New al-Qaeda wing in South Asia claims major attack
The newly created wing has claimed responsibility for hijacking a Pakistani naval ship.
ISLAMABAD - Al-Qaeda's South Asia wing has claimed responsibility for hijacking a Pakistani naval ship and trying to use it to fire rockets at US vessels in the Arabian Sea, in the first major assault by the newly created group.
The SITE monitoring service quoted its spokesman, Usama Mahmoud, as saying a group of militants had succeeded in seizing control of the Pakistani frigate PNS Zulfiqar and tried to use it to attack nearby US vessels.
"These mujahideen had taken control of the Pakistani ship, and they were advancing towards the American fleet when the Pakistani army stopped them," he said.
"As a result, the mujahideen, the lions of Allah and benefactors of the Ummah, sacrificed their lives for Allah, and the Pakistani soldiers spoiled their hereafter by giving up their lives in defence of the enemies of the Ummah the Americans."
SITE said Mahmoud's statement also provided a picture and a detailed layout of the PNS Zulfiqar.
The navy and the army's press wing were not immediately available for comment.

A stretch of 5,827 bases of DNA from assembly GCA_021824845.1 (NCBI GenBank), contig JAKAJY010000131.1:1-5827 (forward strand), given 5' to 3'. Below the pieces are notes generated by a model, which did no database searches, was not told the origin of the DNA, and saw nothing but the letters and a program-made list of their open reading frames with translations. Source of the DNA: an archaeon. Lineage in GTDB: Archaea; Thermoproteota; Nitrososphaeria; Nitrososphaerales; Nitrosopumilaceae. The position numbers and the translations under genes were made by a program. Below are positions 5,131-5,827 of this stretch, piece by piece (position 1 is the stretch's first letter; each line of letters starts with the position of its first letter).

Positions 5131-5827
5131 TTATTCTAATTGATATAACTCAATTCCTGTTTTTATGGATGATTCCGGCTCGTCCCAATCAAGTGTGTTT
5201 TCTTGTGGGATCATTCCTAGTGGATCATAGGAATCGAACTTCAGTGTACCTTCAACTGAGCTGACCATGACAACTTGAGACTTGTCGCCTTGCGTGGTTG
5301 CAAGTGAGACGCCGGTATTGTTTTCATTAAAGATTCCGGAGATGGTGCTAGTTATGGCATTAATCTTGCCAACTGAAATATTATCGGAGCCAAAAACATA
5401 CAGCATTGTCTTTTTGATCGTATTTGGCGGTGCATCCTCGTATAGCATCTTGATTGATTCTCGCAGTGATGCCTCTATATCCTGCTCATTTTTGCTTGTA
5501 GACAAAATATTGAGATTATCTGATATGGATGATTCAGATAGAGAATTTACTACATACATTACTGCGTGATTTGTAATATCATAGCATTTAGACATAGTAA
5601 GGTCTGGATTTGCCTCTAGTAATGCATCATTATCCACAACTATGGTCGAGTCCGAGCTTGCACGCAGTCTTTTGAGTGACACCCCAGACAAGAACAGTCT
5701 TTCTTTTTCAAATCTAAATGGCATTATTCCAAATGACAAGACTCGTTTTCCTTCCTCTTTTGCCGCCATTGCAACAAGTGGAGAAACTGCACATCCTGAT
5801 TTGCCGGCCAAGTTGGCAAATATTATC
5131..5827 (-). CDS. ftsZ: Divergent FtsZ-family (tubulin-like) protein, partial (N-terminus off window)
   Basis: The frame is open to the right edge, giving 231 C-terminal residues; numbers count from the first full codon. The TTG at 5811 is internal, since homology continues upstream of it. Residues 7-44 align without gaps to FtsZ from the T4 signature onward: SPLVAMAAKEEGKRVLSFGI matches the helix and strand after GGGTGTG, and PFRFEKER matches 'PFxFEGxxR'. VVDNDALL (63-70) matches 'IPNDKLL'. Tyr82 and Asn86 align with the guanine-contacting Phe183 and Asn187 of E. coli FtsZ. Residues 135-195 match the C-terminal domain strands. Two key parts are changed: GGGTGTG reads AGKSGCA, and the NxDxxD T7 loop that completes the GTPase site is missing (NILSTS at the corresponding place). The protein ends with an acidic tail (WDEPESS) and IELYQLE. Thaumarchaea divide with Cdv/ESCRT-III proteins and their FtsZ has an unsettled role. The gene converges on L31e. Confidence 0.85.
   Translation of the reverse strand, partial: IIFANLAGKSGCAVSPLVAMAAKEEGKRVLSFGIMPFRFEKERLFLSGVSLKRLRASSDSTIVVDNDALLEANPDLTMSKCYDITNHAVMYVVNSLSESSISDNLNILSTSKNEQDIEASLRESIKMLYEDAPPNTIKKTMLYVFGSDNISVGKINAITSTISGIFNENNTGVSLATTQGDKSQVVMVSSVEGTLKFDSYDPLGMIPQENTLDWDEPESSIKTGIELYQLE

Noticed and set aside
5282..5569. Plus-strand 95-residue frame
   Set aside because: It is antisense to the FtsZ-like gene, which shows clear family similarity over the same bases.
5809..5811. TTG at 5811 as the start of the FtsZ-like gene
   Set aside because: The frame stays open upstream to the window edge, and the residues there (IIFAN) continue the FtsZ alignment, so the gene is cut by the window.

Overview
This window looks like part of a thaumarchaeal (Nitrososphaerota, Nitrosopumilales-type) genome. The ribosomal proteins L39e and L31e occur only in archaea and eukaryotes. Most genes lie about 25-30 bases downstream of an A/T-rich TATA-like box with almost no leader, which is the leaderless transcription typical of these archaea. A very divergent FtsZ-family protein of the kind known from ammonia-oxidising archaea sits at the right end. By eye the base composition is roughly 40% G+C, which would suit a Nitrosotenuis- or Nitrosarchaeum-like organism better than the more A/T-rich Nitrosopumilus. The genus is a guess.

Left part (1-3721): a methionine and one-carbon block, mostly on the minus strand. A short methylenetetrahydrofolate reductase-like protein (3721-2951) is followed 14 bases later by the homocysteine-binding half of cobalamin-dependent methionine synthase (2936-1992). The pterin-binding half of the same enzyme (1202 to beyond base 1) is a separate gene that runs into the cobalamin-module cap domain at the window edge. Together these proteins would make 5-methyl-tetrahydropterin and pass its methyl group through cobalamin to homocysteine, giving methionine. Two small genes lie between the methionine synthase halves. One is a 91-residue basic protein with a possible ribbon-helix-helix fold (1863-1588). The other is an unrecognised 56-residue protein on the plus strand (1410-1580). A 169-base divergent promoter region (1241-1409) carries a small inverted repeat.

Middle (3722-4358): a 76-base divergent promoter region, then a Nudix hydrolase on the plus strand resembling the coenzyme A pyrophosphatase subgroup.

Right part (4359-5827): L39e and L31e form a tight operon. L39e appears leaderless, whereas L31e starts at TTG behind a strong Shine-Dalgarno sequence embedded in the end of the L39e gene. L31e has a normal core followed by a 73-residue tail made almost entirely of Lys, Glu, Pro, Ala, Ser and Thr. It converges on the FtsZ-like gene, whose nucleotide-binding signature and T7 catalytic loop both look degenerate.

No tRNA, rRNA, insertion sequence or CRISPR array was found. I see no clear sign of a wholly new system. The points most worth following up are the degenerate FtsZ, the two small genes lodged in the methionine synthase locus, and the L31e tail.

The naval yard on Pakistan's Arabian Sea coast is a strategically important facility at the centre of US-Pakistani security, anti-terrorism and anti-trafficking cooperation.
The foiled attack comes at a time when regional powers are already concerned about stability as US-led forces continue to withdraw from neighbouring Afghanistan, potentially creating a security gap for insurgents to exploit.
The attack, which lasted several hours, also shows just how much the Islamist militants are capable of striking at the heart of Pakistan's vast security apparatus and raises questions about the nuclear-armed nation's ability to guard its installations.
The Pakistani Taliban, closely allied with al-Qaeda, had earlier said that the 6 September attack was carried out with the help of insiders. Pakistan later arrested a number of navy personnel on suspicion of collaborating with the attackers.
Al-Qaeda announced the formation of the new group on 4 September, with its chief, Ayman al-Zawahri, promising to spread Islamic rule and "raise the flag of jihad" across South Asia, home to more than 400 million Muslims.
Analysts say the move is part of al-Qaeda's plan to take advantage of the planned withdrawal of US-led forces from Afghanistan and boost its influence in the Afghanistan-Pakistan region as well as India.
It also comes against the backdrop of a full-scale operation launched by Pakistan's military against Taliban militants in the lawless region of North Waziristan following a deadly attack on the airport in the city of Karachi in June.